Catastrophes and annihilation


I’m a guest on this week’s Philosophers in Space podcast, and that’s the cheerful topic of our discussion of the movie Annihilation, a film that I saw as one of the creepiest horror films ever when I first saw it, but my appreciation has grown greatly after a second viewing. It’s actually a movie about change and transformation, bringing together concepts from cancer and deep ecology. So we had a lot to talk about. So much we need two episodes, and Thomas Smith and Aaron Rabi and I will continue next week.

Also, that bear…haunts my nightmares. And we didn’t say enough about how great and atmospheric the music was.

Comments

  1. says

    Nightmares? Both the pool scene and the bear haunted my waking thoughts for days.

    And yeah, the music is awesome. The whole movie is awesome. It might not be perfect, but it’s the kind of movie where it doesn’t really matter. it’s the kind of movie that reminds me of why I love SciFi.

  2. mcfrank0 says

    Thanks PZ for the recommendation. I dismissed this movie (almost) offhand when it came out as just another jump-scare horror movie with some pseudo-science/magic background. Looks like I now need to check it out!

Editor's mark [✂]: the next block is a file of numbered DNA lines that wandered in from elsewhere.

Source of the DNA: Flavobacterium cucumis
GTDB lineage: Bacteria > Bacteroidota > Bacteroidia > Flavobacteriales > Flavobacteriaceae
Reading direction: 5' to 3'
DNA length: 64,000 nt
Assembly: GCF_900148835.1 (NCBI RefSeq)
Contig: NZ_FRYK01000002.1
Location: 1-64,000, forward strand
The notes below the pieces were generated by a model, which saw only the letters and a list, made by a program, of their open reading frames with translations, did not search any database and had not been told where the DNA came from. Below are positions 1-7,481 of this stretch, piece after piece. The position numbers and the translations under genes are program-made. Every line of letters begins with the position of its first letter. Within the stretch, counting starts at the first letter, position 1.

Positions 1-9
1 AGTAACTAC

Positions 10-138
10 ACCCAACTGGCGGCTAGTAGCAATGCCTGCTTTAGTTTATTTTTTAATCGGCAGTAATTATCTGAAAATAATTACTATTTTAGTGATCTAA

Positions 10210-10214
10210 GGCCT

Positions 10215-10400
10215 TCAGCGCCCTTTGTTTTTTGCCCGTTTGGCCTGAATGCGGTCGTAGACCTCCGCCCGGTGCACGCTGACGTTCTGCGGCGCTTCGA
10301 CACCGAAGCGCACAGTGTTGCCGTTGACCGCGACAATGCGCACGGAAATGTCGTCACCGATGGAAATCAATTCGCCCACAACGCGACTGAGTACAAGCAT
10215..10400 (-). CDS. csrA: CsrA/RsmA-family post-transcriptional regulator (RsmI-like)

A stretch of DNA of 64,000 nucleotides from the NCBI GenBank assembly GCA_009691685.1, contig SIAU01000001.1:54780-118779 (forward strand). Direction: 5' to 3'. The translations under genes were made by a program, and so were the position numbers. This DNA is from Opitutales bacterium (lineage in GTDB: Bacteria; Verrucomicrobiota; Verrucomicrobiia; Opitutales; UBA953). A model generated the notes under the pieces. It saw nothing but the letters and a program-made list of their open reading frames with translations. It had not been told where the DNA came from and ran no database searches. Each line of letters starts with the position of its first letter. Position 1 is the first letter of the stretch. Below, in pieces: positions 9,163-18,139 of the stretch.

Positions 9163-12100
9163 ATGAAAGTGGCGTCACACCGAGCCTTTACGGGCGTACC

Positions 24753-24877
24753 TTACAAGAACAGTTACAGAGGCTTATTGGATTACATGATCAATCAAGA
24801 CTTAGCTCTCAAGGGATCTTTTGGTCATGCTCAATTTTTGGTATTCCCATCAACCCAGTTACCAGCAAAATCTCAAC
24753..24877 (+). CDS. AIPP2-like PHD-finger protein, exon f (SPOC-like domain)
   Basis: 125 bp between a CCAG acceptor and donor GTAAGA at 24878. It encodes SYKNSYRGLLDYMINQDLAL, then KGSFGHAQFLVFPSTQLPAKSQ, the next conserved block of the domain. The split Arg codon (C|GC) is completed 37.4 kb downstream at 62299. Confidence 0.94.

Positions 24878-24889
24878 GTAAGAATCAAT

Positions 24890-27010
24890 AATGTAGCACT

3. Michael says

    I was a little annoyed with the comment after they killed the bear, about it capturing the victim’s soul. Talk about jumping straight to a supernatural explanation, when the natural explanation that it was just great a mimicking would do just fine.

    So why was she able to succeed when so many others failed?

    As far as Netflix movies go, I actually preferred ‘Law Abiding Citizen’ more.

  4. pipefighter says

    It was on the same level as Arrival for me. While I did personally enjoy Gravity/Interstellar/The Martian, they were really just protagonist vs environment in space, which is fine (Interstellar tried to be deeper and failed IMO) but Arrival and Annihilation were far more interesting Sci fi flicks and they never left the ground. Solid movies.

  5. Rob Grigjanis says

    Listened to the podcast, and read a bit about the movie and the book(s), and looks like this is just a rewriting of Solaris without acknowledging Lem.

  6. lochaber says

    I really liked that movie. I was lucky and managed to catch it in a local theater.
    Read the books afterwards (Annihilation/Authority/Acceptance by Jeff VanderMeer). Quite a bit different, but a pretty similar feel/atmosphere, and worth reading.

    I agree with pipefighter @4, Annihilation and Arrival are probably the best sci-fi movies of the past couple years, maybe decade?